// do some rendering here, for when this is just running JavaScript

  var model = new MyModel();
  var view = new FooView({
    model: model,
    el: $("#foo")

This is a very simple example, but I think it gets the point across.

When I instante the view after the page loads, I'm providing the existing content of the form that was rendered by the server, to the view instance as the el for the view. I am not calling render or having the view generate an el for me, when the first view is loaded. I have a render method available for after the view is up and running and the page is all JavaScript. This lets me re-render the view later if I need to.

Clicking the "Say My Name" button with JavaScript enabled will cause an alert box. Without JavaScript, it would post back to the server and the server could render the name to an html element somewhere.


Consider a more complex example, where you have a list that needs to be attached (from the comments below this)

Say you have a list of users in a <ul> tag. This list was rendered by the server when the browser made a request, and the result looks something like:

<ul id="user-list">
  <li data-id="1">Bob
  <li data-id="2">Mary
  <li data-id="3">Frank
  <li data-id="4">Jane

Now you need to loop through this list and attach a Backbone view and model to each of the <li> items. With the use of the data-id attribute, you can find the model that each tag comes from easily. You'll then need a collection view and item view that is smart enough to attach itself to this html.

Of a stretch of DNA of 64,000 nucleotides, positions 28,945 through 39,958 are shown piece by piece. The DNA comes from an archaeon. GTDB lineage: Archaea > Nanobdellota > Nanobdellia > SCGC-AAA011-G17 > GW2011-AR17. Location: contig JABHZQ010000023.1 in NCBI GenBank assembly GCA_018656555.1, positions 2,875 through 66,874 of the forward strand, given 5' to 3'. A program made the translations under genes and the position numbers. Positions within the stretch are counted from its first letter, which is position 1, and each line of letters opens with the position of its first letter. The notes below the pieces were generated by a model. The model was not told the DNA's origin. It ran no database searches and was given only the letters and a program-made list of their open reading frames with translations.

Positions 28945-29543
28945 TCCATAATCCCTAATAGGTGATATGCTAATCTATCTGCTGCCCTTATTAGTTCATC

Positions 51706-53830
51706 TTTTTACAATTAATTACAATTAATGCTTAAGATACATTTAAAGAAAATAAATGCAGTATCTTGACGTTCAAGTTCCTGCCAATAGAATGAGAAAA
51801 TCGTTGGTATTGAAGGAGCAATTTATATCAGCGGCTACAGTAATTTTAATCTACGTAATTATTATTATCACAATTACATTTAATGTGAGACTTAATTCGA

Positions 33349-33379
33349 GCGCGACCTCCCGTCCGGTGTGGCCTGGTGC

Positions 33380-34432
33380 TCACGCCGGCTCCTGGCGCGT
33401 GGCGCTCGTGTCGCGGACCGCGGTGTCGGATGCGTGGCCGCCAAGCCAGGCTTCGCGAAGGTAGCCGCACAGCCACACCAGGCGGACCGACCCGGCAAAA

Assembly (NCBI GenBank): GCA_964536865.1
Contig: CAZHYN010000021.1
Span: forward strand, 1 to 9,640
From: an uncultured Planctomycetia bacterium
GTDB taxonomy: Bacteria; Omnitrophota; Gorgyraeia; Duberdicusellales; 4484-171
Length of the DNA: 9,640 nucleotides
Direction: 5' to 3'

UserListView = Backbone.View.extend({
  attach: function(){
    this.el = $("#user-list");
      var userEl = $(this);
      var id = userEl.attr("data-id");
      var user = this.collection.get(id);
      new UserView({
        model: user,
        el: userEl

UserView = Backbone.View.extend({
  initialize: function(){
    this.model.bind("change:name", this.updateName, this);

  updateName: function(model, val){

var userData = {...};
var userList = new UserCollection(userData);
var userListView = new UserListView({collection: userList});

In this example, the UserListView will loop through all of the <li> tags and attach a view object with the correct model for each one. it sets up an event handler for the model's name change event and updates the displayed text of the element when a change occurs.

This kind of process, to take the html that the server rendered and have my JavaScript take over and run it, is a great way to get things rolling for SEO, Accessibility, and pushState support.

Hope that helps.